|History and Biodata
Durrani or Abdali Tribe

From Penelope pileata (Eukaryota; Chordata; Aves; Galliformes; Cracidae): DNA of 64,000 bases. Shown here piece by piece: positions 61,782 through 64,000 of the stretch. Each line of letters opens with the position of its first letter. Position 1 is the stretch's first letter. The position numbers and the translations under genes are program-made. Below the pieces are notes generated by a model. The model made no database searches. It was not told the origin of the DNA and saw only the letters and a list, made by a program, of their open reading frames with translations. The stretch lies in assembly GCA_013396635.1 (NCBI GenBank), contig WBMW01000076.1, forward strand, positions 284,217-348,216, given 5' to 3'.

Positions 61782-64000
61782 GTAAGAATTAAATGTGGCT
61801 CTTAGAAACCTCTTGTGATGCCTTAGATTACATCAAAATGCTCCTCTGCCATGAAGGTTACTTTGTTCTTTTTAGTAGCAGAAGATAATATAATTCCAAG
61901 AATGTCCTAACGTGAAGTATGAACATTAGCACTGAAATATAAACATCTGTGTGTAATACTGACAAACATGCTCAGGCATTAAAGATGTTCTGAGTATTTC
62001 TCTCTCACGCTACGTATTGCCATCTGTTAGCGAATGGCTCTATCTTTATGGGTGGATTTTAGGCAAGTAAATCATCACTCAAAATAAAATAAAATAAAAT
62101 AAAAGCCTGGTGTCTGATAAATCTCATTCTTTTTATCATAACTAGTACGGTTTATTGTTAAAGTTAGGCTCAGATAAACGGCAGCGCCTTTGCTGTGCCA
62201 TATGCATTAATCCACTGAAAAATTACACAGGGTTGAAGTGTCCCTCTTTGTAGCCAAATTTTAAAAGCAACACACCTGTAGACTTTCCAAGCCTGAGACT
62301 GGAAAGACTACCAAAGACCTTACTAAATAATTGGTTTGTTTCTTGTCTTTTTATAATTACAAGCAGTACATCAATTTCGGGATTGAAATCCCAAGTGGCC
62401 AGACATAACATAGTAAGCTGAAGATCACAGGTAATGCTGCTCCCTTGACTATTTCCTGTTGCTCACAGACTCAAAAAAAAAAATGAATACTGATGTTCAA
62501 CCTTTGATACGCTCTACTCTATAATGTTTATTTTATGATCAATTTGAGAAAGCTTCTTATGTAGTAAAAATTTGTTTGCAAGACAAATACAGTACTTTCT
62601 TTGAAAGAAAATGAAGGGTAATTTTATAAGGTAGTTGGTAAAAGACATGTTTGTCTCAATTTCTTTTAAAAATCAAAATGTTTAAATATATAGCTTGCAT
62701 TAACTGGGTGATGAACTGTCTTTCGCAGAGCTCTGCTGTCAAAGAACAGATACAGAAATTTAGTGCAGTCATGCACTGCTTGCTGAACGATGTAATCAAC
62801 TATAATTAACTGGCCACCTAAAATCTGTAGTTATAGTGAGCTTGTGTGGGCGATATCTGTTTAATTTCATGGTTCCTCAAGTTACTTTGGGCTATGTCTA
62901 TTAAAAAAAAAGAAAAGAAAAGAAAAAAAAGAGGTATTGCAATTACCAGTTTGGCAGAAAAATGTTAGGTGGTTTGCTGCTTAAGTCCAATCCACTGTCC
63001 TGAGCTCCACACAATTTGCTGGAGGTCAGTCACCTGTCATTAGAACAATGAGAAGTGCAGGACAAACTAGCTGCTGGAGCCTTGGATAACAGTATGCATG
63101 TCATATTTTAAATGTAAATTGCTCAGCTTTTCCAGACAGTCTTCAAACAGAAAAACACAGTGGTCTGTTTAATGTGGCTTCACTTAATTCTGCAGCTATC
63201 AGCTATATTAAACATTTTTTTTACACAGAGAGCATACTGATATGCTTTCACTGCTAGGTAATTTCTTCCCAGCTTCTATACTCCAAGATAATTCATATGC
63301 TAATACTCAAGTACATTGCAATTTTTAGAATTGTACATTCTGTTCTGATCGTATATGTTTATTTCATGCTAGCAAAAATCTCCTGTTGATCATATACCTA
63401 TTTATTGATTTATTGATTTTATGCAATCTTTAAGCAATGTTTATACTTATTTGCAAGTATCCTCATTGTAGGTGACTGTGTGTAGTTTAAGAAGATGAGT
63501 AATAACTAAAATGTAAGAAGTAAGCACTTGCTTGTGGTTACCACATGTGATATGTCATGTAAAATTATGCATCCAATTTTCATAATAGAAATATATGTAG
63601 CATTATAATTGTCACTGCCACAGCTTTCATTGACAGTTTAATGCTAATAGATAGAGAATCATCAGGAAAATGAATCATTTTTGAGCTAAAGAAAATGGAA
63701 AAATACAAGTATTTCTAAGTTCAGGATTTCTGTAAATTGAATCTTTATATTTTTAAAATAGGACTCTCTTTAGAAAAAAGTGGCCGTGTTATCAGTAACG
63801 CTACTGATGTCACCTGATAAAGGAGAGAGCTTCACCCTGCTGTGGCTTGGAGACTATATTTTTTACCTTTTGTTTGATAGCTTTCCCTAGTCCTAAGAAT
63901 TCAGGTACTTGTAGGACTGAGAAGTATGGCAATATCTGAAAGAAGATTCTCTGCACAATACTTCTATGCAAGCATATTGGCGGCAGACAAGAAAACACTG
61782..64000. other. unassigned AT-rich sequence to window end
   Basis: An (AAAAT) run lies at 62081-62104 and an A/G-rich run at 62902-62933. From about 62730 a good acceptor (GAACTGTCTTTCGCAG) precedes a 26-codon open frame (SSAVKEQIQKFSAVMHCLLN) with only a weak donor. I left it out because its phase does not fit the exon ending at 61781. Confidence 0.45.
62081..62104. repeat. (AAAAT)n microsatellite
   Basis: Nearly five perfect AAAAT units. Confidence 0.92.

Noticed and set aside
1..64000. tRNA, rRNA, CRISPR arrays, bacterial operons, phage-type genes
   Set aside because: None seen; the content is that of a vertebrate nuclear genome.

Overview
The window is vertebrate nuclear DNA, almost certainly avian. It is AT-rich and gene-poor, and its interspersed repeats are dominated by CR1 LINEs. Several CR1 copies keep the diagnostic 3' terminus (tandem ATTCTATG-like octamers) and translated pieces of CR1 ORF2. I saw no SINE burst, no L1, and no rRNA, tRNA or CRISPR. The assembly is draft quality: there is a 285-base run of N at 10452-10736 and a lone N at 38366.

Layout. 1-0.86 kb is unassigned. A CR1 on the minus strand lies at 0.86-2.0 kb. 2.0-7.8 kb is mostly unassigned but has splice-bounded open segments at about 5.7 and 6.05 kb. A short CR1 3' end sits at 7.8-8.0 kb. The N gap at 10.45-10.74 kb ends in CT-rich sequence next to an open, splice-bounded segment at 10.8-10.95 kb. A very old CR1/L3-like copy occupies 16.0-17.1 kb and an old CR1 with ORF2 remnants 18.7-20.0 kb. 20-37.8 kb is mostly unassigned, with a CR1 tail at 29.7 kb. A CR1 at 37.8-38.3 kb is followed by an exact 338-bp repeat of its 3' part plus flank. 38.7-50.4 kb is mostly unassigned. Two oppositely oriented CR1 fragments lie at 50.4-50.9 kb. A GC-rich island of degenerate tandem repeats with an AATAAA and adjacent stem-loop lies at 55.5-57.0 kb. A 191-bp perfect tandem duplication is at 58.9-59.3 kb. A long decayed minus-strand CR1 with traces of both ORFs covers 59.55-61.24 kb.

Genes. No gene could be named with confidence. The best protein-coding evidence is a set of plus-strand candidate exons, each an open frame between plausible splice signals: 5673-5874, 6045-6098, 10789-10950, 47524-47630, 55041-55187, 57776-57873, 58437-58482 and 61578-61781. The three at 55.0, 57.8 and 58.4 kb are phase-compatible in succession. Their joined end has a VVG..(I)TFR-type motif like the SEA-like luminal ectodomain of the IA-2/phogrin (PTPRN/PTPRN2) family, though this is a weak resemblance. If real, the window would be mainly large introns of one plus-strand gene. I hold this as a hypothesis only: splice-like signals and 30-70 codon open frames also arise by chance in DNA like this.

is one of the two largest Pashtun tribes of Afghanistan (the other is the Gilzai Tribe) and is also found in large numbers in western Pakistan. They are estimated to be roughly 20% of the population of Afghanistan and number around 7 million there with another 1-2 million found in Pakistan and hundreds of thousands also live in northeast Iran. The Durrani are the most "Persianized" of Pashtun tribes, often bilingual in Dari (or Afghan Persian), as well as arguably being among the most urbanized and educated of the Pashtuns in Afghanistan. The Durrani have been prominent leaders, as the royal family of Afghanistan is derived from the tribe, and a substantial number of Durrani are bureaucrats and public officials, as well as businessmen and merchants. The particular dialect of Pashtu favored by the Durrani tends to be tinged with a slight Persian inflection and is considered the more gentil and urbane dialect, often viewed by Pashtuns overall as the more 'proper' dialect, as opposed to the rougher "Pashtu" version favored in the north and by most of the Pashtuns of Pakistan. The Durrani, like most other Pashtuns, are Muslim and are mostly of the Hanafi Sunni Islamic sect and, like most Pashtuns, continue to follow the Pashtun honor code known as Pashtunwali. Current social conditions: Like most Pashtun groups, the Durrani can be sub-divided into smaller clans and subtribes which will still acknowledge each other as kinsmen. The literacy rate of the Durrani is the highest of all of the Pashtun tribes in Afghanistan and hovers around 25%. Perhaps the most liberal of the Pashtun groups, the Durrani are currently at the forefront of rebuilding war-torn Afghanistan and are quickly filling the ranks of the military and are valued as city officials and policemen in cities such as Kandahar and Kabul. The Durrani in Pakistan are largely refugees, but many have become prominent merchants in Quetta and Peshawar. The Durrani continue to live in close proximity to other Afghans and culturally overlap in many ways with the Tajiks with whom they often share more cultural and socio-economic traits in comparison to the more tribal Pashtuns such as the Ghilzai, who are the other major Pashtun group in Afghanistan. The Durrani are part of Sarbans, a Pashtun tribal group.